The lessons are that carbon dioxide and other greenhouse gases’ impact on climate changes are not proven and of unknown real significance – and that realistic climate prediction is not yet available.
Anyway, since the proportions of global CO2 released from the UK and Scotland, respectively 1.3% and 0.13%, are negligible, we cannot help anyone by decarbonising our industry and home.
All the financial benefits go to those receiving our tax money in aid of this fuss about nothing.
The Climate Change Acts (2008-09) need urgent repeal so as to curtail the consequential huge waste of monies which could be spent usefully.
Dr Charles Wardrop,
111 Viewlands Rd West,
Beware a plethora of spin
Sir, – The special report on global warming released by the IPCC in advance of the recent climate meeting in Poland was widely criticised and failed to be adopted.
The report conveyed an increased sense of planetary crisis compared to that of the IPCC’s fifth report without giving rigorous scientific reasons for so doing.
It ignored the body of observationally-based research evidence that has accumulated since the fifth report which reduces the sense of a looming emergency.
It also failed to communicate the concern expressed by leading international climate scientists about the widespread tuning of climate models to achieve “desired results”.
The report is a partisan contribution which shouldn’t be regarded by policymakers as a scientifically rigorous document.
Such manipulation is unacceptable in view of the extremely costly and highly disruptive recommendation from Green activists and their allies that carbon emissions be reduced to zero by mid-century.
Rev Dr John Cameron,
10 Howard Place,
Need to get real on immigration
Sir, – In answer to the letter from Linda Holt (Courier Letters, December 18) my late father who died 17 years ago was, I understand, someone who played truant from Waid Academy and left when he could at the age of 14 years.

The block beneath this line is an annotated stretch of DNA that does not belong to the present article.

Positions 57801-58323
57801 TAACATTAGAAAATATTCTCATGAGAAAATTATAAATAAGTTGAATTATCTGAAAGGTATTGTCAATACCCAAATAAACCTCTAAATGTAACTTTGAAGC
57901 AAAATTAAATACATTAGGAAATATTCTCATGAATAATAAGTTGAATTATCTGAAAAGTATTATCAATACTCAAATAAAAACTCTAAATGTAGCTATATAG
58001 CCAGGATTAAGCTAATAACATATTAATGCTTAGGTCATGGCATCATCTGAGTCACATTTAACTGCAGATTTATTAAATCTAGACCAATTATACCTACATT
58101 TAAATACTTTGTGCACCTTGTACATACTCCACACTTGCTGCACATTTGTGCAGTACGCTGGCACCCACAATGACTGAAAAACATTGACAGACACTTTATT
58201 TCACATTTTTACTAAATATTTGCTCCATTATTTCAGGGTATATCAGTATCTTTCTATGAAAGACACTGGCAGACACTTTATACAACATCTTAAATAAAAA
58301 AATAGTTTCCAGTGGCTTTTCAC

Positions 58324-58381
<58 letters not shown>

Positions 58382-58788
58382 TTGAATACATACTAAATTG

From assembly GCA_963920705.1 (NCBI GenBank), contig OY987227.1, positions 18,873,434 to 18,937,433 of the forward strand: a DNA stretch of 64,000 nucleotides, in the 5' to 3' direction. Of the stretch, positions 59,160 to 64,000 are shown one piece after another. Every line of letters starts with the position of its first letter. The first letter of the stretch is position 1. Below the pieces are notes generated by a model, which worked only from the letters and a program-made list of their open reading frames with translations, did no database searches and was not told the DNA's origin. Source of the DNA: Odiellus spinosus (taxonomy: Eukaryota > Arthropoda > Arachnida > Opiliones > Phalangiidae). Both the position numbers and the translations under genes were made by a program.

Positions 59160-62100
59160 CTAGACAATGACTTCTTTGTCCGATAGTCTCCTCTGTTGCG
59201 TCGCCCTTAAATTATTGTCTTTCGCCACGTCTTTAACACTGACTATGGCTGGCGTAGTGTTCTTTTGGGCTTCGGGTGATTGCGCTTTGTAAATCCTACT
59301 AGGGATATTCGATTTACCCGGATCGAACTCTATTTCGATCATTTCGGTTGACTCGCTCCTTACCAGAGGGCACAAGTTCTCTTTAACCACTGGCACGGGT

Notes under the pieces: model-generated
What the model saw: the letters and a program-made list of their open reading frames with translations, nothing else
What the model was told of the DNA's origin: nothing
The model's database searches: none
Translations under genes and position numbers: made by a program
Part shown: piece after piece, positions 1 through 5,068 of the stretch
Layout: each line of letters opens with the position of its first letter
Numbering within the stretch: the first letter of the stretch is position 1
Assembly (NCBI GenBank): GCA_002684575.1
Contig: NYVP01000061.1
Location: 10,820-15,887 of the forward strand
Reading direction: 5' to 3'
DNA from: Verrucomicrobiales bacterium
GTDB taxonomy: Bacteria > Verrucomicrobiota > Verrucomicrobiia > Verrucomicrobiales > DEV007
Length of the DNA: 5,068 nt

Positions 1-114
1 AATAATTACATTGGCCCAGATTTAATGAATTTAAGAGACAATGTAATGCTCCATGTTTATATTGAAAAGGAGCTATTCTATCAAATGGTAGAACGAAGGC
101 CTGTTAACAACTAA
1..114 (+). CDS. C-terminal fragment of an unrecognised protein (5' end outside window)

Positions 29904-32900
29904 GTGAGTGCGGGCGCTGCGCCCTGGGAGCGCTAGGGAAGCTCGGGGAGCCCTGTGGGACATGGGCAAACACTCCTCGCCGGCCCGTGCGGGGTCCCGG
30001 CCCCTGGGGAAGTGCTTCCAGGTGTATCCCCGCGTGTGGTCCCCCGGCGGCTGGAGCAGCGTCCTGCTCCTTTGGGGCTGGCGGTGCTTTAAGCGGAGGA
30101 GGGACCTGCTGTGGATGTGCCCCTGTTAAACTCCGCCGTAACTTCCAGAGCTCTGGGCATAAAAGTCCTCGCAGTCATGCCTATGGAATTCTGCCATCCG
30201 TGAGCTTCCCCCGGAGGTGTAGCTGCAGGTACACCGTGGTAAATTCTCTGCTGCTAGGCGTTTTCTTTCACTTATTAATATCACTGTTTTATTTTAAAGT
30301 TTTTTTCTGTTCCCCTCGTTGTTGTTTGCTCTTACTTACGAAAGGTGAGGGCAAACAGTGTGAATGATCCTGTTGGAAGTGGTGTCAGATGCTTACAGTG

What did his teachers of 1941 think of his prospects after leaving Waid Academy, I wonder?
Would national testing of the type proposed by the Scottish Government for P1 pupils have helped or hindered him?
After a summer with a painter and decorator he served his time with boatbuilders Smith and Hutton, spent 11 years in the merchant navy, going to Australia and New Zealand with Shaw Savill, and – for the last 27-and-a-half years of his working life – was employed at what is now the Robert Gough Centre in Leven.
Was that the future that would have been predicted by his teachers?
It also begs the question about how you value skills, especially when we leave the EU.
Elected members in both Edinburgh and London earn more than £30,000 a year.
However are they the skilled people we want to recruit after leaving the EU or is it people who pick fruit, care workers and health service workers who may well earn less than £30,000 a year?
How do you learn the dialect and geography of north-east Scotland well but by working in the area and mixing with the people and travelling around the area?
Does freedom of movement not work for both EU and UK citizens or does the latter not matter as long as we cut immigration from the EU?
6 Orchard Grove,
On track for another disaster
Sir, – Nicola Sturgeon wants to nationalise the Scottish rail system.
I’m off to the bookies to put a few pounds on that being as big a disastrous power grab as the failed Transport Police merger, and the screw up whereby the new Social Security Agency (£400m to set up, £200m a year to run), is paying the UK Government £7m a year for them to control carers allowance until 2020, six months after they asked them to take charge of disability payments.
1 Willow Row,